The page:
Market shuk-down

If you don't like the shuk you're square. Thisshould come as no surprise, but I'm referring specifically to TelAviv's Carmel Market. Still, years behind the polished, Mahane Yehudamarket in Jerusalem, the Carmel Market still offers offensive odors,offensive vendors and a plethora of options that go the route ofinternational variety more so than ghetto-fabulous.

Andwhile Jerusalem's market offers a wide selection of well-tailored cafesand copious cuisines on offer, at the Carmel Market one can still findelderly types selling hand-rolled Iraqi kube, which costs just NIS 5and makes for a delicious treat if you don't care about health codeviolations or the chance that the meat you're eating might not comefrom an animal that you usually eat.

But progress, they say, is unavoidable and the Carmel Marketspins on the same planet as the rest of everything. Luckily, therecently opened Hashuka works hard to be a part of the market, ratherthan attempt to change its character for the worse.

I recently was invited to check out the place for breakfast.But when we arrived, we were encouraged to try the afternoon andevening dishes. Walking into the place feels more like you're enteringa whole other layer to the shuk, as opposed to leaving it. The hugewindow that lets in the colors and lights of the shuk is about the mostinviting aspect, with the energy and life of what's beyond the glassallowed to seep inside. Overall, it has an atmosphere that isreminiscent of a shore-style, casual eatery - so what could be betterfor a Tel Aviv establishment? Nothing. Even the plates and dishesthemselves are so cute, they give shabby-chic a whole new vitality.And, the small deck located on the side by the entrance is a great spotto sit with a morning coffee and/or afternoon cocktail.

We started with the stuffed vine leaves (NIS 18)which were served in the style of little burritos: as tasty as theywere impressive. We then had the chopped liver (NIS 20), served ontoast points with garlic confit and sprinkled with chives. And, we hadthe distinct pleasure of sampling a special dish of calamari stuffedwith polenta. Hashuka places special emphasis on their daily specials,creating them from what is available fresh that day. This was by farthe tastiest dish we ate that visit and is up there with some of thetastiest dishes I've had the pleasure to sample in this country.

Main courses were a vegetarian couscous (NIS 28) with astandard mix of veggies (zucchini, pumpkin, carrot, onion, chickpeasetc.) - the flavor was full and satisfying. It is also available withchicken or beef (NIS 34). And, the beets stuffed with lamb and rice ina wonderful sauce of tehina and pine nuts (NIS 36) was so veryimpressive with a great fusion of sweet flavors, with none overwhelmingthe other. Even my dining partner, who is decidedly anti-beet, found itimpossible to abstain.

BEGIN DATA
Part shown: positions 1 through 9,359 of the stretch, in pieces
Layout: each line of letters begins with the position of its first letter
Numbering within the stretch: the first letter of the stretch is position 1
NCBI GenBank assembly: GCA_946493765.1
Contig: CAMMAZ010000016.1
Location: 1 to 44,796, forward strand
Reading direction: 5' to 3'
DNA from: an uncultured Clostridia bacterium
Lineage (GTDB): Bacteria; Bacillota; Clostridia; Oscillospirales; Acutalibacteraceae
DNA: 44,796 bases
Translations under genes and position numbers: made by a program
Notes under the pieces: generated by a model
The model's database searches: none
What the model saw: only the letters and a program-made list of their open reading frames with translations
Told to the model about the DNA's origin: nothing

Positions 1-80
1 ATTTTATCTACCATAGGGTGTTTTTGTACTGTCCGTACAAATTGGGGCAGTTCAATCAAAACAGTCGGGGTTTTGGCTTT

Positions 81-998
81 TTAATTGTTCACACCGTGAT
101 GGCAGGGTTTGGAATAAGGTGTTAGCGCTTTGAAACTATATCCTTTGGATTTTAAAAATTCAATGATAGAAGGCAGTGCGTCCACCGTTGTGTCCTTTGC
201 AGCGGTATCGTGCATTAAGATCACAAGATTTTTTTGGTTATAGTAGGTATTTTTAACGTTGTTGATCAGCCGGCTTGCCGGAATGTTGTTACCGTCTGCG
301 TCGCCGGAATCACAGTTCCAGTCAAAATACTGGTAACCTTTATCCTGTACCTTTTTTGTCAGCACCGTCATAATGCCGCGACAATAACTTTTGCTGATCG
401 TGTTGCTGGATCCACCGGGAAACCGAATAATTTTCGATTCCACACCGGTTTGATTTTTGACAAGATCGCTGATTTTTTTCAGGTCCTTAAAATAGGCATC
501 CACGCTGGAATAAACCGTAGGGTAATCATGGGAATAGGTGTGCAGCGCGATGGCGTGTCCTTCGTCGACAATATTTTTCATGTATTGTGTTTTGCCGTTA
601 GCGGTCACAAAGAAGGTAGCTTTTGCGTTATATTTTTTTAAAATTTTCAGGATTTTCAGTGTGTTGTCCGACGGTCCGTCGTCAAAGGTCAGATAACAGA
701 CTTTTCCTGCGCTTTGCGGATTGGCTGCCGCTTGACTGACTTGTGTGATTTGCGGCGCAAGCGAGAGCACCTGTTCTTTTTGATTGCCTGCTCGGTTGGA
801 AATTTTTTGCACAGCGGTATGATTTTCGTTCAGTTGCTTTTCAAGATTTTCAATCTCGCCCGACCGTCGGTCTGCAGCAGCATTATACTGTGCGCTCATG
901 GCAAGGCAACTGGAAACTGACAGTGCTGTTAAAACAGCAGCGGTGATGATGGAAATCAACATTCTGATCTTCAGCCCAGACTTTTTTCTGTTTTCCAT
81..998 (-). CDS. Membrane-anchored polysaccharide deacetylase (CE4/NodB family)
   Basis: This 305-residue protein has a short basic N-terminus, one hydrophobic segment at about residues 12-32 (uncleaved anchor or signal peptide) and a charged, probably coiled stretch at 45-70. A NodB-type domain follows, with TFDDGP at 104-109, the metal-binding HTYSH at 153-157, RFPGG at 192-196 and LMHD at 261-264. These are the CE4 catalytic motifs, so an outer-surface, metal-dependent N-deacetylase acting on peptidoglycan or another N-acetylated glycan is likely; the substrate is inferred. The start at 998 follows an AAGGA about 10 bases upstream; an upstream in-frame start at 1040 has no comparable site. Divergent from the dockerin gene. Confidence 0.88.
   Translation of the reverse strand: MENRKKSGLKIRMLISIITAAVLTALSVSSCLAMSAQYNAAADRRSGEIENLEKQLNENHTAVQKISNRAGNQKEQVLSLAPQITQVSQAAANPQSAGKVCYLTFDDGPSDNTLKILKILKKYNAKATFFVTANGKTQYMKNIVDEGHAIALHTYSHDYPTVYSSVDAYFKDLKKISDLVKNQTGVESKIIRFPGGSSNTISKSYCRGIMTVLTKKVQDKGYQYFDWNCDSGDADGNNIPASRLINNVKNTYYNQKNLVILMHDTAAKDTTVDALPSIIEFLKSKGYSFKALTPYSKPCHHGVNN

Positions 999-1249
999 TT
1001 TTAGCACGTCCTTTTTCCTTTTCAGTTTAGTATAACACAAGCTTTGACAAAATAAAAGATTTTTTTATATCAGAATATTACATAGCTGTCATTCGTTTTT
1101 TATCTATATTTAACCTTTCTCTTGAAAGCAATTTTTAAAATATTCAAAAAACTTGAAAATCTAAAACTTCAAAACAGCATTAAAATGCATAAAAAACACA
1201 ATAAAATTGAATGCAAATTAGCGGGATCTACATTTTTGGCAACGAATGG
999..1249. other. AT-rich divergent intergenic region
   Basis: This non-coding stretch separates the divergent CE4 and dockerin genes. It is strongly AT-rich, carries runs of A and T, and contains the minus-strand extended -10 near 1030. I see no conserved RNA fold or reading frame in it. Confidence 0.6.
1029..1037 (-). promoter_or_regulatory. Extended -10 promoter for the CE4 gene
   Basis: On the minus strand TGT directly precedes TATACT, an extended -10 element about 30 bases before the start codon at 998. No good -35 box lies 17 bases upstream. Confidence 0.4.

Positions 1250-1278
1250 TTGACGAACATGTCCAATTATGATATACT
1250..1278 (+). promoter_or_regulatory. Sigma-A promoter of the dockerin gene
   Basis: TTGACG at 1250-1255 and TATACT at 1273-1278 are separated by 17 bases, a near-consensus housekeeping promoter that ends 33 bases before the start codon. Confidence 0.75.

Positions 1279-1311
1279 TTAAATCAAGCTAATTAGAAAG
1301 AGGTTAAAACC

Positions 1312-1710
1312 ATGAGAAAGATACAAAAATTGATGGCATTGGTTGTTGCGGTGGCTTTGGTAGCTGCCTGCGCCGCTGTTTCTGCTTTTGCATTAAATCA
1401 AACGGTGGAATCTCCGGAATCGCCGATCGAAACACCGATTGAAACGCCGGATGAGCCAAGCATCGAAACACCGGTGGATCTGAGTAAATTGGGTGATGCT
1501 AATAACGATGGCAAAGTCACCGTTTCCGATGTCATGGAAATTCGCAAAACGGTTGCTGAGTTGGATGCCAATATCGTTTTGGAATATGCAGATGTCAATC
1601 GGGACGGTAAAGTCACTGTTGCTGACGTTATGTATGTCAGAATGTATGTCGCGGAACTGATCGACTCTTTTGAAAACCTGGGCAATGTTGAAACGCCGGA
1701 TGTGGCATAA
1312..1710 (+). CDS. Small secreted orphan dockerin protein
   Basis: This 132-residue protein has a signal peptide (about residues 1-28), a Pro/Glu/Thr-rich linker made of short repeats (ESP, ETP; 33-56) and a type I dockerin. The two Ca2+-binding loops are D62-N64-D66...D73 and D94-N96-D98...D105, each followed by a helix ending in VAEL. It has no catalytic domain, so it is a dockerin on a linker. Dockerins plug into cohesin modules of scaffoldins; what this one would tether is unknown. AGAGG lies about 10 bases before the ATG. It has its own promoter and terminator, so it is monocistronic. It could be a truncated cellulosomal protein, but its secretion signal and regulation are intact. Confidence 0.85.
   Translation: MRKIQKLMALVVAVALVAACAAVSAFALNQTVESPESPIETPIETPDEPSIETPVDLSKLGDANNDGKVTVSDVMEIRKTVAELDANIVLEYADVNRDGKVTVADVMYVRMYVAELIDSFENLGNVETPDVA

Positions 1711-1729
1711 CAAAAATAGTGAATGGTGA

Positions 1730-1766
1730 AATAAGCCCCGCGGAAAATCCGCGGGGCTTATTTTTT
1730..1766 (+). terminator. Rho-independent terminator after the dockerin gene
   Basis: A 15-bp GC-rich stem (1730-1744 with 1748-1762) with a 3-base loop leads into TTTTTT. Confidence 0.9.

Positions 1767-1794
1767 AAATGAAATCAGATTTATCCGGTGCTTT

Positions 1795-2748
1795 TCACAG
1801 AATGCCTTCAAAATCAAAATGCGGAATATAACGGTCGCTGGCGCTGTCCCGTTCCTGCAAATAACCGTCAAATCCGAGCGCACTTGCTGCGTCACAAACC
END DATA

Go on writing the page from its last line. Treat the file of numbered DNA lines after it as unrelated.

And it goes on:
Dessert was a white chocolate malabi withcherries (NIS 14). While it was served in probably the most chic dishthey had, neither of us were too into that authentic industrial flavor.The chocolate and cheese brownies (NIS 11) on the other hand were sogood, with added bonus points for conjuring up childhood memories ofthis treat.

So impressed I was, that I returned not long after to check outthe breakfast, taking the green shakshuka (NIS 29). Aside from abreakfast menu offered all day, this dish was super tasty, a mix ofspinach and feta cheese served alongside a great yogurt sauce, extratasty salad ('cause of the sunflower seeds), olives and bread. Bothtimes I had a hafuch. While not a true fan of Saquella coffee, the milkwas so very well steamed and the price (NIS 8) makes it more thandoable. And enjoyably so.

Worthy of mention, though I did not try them myself, are thesummer frozen cocktails of arak and watermelon, arak and lemon-nana andvodka and apple for NIS 18/glass.

Hashuka - 42 Rehov Rabbi Meir and the corner of RehovHacarmel; (074) 701-6895 - is open Sun.-Wed. From 10 a.m. to, at least,10 p.m. Thurs. from 10 a.m. to the last customer and Fri. from 8 6 p.m.; not kosher. The writer was a guest of the restaurant on hisfirst visit.